Friday 13 December 2019

Could Enda Kenny's next job be president of Europe?

Taoiseach playing down speculation over top role

Taoiseach Enda Kenny and German Chancellor Angela Merkel
Taoiseach Enda Kenny and German Chancellor Angela Merkel
German Chancellor Angela Merkel and Taoiseach Enda Kenny

Daniel McConnel

TAOISEACH Enda Kenny is now seen as a front runner to take the top European Council job later this year.

Having previously been linked with the job of European Commission President, Mr Kenny is now being touted as a successor to Herman Van Rompuy as the next council President.

The speculation around Mr Kenny in Europe has intensified as other candidates for the job including Denmark's Helle Thorning-Schmidt and Italy's former Prime Minister Enrico Letta have faded.

But Mr Kenny, speaking after a bilateral meeting with German Chancellor Angela Merkel in Berlin said, he has "more than enough on his plate" at home.

Asked by reporters that his high standing in Europe, particularly with the European People's Party (EPP), means he "ticks a lot of boxes", Mr Kenny said he is concentrating on immediate matters back home.

"I also tick the box that I have to engage this weekend with the new leader of the Labour Party and work out the agenda and strategy that must apply now to continue to grow our economy. So that is my focus and that is my priority," he said.

He added: "This role of the European Council will attract lots of speculation as to whom might be or not be the head of the council. My priority clearly is to continue to lead the Government and create jobs and I have more than enough on my plate with that." The Taoiseach again raised the issue of Ireland's quest for relief on our bank debt, but no substantial progress was made.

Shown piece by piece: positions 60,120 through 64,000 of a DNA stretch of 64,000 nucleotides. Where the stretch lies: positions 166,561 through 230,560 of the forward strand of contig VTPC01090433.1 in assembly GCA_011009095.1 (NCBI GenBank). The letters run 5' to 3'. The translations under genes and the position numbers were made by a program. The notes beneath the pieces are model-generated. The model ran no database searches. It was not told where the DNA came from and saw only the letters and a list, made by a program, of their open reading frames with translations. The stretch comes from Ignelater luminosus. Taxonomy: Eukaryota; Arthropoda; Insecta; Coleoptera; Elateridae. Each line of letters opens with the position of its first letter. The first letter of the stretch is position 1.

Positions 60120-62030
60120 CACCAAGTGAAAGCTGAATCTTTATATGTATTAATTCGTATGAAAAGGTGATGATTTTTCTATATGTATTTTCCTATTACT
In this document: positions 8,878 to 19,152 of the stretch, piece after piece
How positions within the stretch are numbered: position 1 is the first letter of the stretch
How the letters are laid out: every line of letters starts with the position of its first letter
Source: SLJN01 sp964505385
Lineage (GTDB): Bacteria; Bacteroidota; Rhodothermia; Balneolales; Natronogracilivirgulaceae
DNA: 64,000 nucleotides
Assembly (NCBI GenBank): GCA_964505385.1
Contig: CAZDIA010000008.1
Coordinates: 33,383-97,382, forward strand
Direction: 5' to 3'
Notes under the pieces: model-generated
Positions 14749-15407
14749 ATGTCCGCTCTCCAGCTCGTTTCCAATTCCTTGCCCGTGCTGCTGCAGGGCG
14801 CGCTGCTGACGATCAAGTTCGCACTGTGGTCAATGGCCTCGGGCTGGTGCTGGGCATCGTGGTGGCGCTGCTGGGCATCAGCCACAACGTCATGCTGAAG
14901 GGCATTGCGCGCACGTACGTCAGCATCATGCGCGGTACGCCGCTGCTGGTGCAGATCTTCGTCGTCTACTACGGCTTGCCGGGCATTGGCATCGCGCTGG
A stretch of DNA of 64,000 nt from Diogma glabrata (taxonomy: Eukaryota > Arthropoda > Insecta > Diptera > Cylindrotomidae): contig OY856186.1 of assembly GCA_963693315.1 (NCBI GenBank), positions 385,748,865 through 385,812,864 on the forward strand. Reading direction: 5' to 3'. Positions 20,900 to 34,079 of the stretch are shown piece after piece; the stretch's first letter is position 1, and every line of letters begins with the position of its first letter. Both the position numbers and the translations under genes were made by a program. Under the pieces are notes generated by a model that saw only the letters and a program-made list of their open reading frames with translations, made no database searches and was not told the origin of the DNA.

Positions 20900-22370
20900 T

Ms Merkel gave some comfort to Ireland saying: "Our task in the coming years is to show people in Ireland that the difficult path they took was worth it."

In his meeting , Mr Kenny also spoke of the "fragility" of Ireland's recovery and the need for greater investment in jobs, particularly young people.

Mr Kenny was warmly received at a German Economic think tank conference where he highlighted the painful voyage undertaken by the Irish people since 2008.

Ms Merkel quipped: "After Mr Kenny's speech, I was worried you'd all go to Ireland and leave your investments here."

She also said that since the crisis she and Mr Kenny have "found a good balance, even in Ireland's most difficult hours".

On domestic matters, Mr Kenny also disagreed with Tanaiste Eamon Gilmore that there has been a "fundamental breach" on a deal between Fine Gael and Labour over the property tax.

Mr Gilmore said Fine Gael led plans to cut central funding to councils is not what was agreed when the property tax legislation was being drafted.

Mr Kenny insisted that no deal exists and that the details of how the property tax would work remain to be worked out.

He said: "The only things that have been agreed here is that 80 pc of the local property tax be retained by the local area and that no council should be worse off than it was last year. The details of that still have to be worked out."

Mr Kenny said: "Clearly many councils have very different understanding about the property tax. We have made it clear for quite some time.

"The principles here are that no council will be worse off starting off and we still have to work out the details there."

Irish Independent

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